To be released soon
To be released soon
To be released soon
To be released soon

The complete guide to make excellent recordings
(on cassette tape, of course)



The Dolby mark and 0 level mark

Although all explained above is valid, there is a problem if you try to adjust the sound level to 0: the VU scales on different decks are not the same. That means even if you carefully adjust the levels when you record a tape in your deck, when you play it in another deck you may be surprised to see the levels are changed.

That's not an electronic malfunction; it’s because there are different metering scales. Well, the real difference is not the scale itself, but the zero point. There exist three scales: the old Philips standard, the DIN standard and the “Nakamichi standard”...

To put things clear, I copy & paste what Alex Nikitin, an excellent technician a well renowned expert said in a Tapeheads forum:
The "0dB" on a cassette deck level meter may be equal one of these three reference levels:

  • "0VU" = old Philips standard (160 nWb/m DIN). Many Pioneer decks use this as 0dB , on some decks this point is marked "0VU".
  • 0dB = DIN Reference Level (250 nWb/m), which is equal +4 dB from 0VU above.
  • Dolby Level (200 nWb/m ANSI), which is equal to +2.8 dB from 0VU, -1.2 dB from DIN Reference. All Nakamichi decks use this level as 0dB and some other decks too.

You may realize that the the dolby mark is in different position in each one. You know what? Dolby mark is actually in the correct [same] position in every scale, making it not that hard to realize what scale a particular deck has just by looking at the mark.

To make things clear, let's comment a real example. My SONY TC-K909ES uses the DIN scale, which means the 0dB mark is placed 1dB over the Dolby mark:

The DIN meter scale in my SONY TC-K909,
where the 0dB mark is located at 1dB (1.2dB, actually) over the Dolby mark.

And here you can see the meter scale in my AIWA AD-F800, which uses the old Philips standard (the most common one):

The Philips meter scale in my AIWA AD-WX909,
where the 0dB mark is placed at 3dB (2.8dB, actually) under the Dolby mark.

So, if you record a song the way peaks reach -1dB in the SONY or +3dB in the AIWA, you are actually recording at exactly the same level on both.
So, how would they look if the Dolby mark were aligned between all three scales? Here's the answer:

*: Some of the brands shown above have changed their scales once over the years. What is shown here are the latest and most modern ones.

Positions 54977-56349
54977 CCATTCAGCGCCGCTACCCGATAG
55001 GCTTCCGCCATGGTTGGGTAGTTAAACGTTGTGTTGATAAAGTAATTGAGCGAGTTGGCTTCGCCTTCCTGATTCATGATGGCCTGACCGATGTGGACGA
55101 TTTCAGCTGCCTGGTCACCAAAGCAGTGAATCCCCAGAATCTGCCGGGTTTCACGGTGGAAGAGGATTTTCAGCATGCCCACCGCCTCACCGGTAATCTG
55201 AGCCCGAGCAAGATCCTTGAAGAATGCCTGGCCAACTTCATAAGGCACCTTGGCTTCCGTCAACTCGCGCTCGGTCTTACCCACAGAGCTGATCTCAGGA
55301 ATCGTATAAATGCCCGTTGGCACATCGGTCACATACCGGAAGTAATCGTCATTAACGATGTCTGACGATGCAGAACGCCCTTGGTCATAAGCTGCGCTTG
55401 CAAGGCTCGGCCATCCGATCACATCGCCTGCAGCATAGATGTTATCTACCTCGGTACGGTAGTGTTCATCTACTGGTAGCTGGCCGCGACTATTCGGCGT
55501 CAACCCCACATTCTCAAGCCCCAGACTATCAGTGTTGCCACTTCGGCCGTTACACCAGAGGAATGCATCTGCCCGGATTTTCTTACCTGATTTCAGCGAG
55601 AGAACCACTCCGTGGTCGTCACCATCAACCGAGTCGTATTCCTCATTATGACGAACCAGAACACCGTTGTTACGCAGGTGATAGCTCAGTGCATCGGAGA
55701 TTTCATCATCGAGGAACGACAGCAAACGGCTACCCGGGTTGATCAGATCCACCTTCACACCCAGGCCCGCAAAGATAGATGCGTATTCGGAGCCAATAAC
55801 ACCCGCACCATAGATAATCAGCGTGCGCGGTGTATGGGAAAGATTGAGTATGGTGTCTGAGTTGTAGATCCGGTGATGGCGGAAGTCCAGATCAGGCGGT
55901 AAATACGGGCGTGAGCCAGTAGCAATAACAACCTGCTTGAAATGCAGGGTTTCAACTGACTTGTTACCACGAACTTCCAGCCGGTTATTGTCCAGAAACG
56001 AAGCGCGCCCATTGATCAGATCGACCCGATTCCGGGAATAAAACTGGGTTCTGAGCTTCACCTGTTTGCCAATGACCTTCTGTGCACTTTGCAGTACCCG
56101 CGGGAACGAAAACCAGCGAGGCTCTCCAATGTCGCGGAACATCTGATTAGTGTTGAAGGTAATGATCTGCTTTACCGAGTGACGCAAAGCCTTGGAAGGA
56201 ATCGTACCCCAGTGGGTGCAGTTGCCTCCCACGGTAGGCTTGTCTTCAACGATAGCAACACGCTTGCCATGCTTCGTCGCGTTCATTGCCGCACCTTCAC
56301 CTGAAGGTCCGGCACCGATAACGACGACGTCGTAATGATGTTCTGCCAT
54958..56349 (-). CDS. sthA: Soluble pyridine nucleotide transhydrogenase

As Alex explained, Nakamichi has their own scale, where Dolby and zero are the same, something I find particularly helpful, but other brands preferred to move it so the levels seemed higher than there really were. This way they can make good marketing slogans: "our new deck can reach higher levels than our competitors..." and so on. But the truth is that once the scale is the same for all, differences become smoke and the levels are the same for a particular tape.
From now on, I’ll assume the Nakamichi standard as my own standard for this guide and futures ones.


Fade in & out

If you are going to make a mixtape from various sources and you have to pause or stop between songs, you are aware of the 'clicks' and 'bops' that appear when you stop and continue recording. If your deck has Fade controls, it’s a good idea to use them, especially if it’s a fast fade (like 1-2 seconds).

If you’re using your computer as source, the best way to avoid them is to prepare a playlist so you stop only at the end of each side, but anyway you have to be aware of it. Some people wants to first record all songs in a good Minidisc deck (preferably using an optical cable to avoid another D/A and D/A conversion) and then play the Minidisc from start to end to record the tape.

Nakamichi RX-505 fade in&out controls.


Create better, detailed, J-cards

An useful tip is to put the deck's counter to zero at beginning and start taking notes of it everytime a song starts, so you can write it in the J-card, just beside the song itself. This can help you a lot when you are searching for a particular song. I even wrote the length of each song (in the counter scale) too, which was very helpful, by the way...

If you want to improve your recording skills, I recommend you to take notes of how did you record that tape (deck used, settings, Dolby…), when and what did you use as source.

One of my old J-cards. If you look closer you will see two numbers for every song:
first one is the counter's starting point, 2nd one is the duration in the counter scale.


Used tape? Use white sticky tape.

I often record used tapes. I was given a box with more than 100 Maxell XL-IIS tapes by a friend. As they are excellent, I use them often to make my mixtapes. The problem is that both the J-card and the labels on the tape are already written. In these cases I use white sticky tape to let me write the new songs, instead of inserting a (white or already printed) sheet of paper over the original J-card. I like to preserve the original one.

My thanks to Vince for his help in correcting and improving this article.

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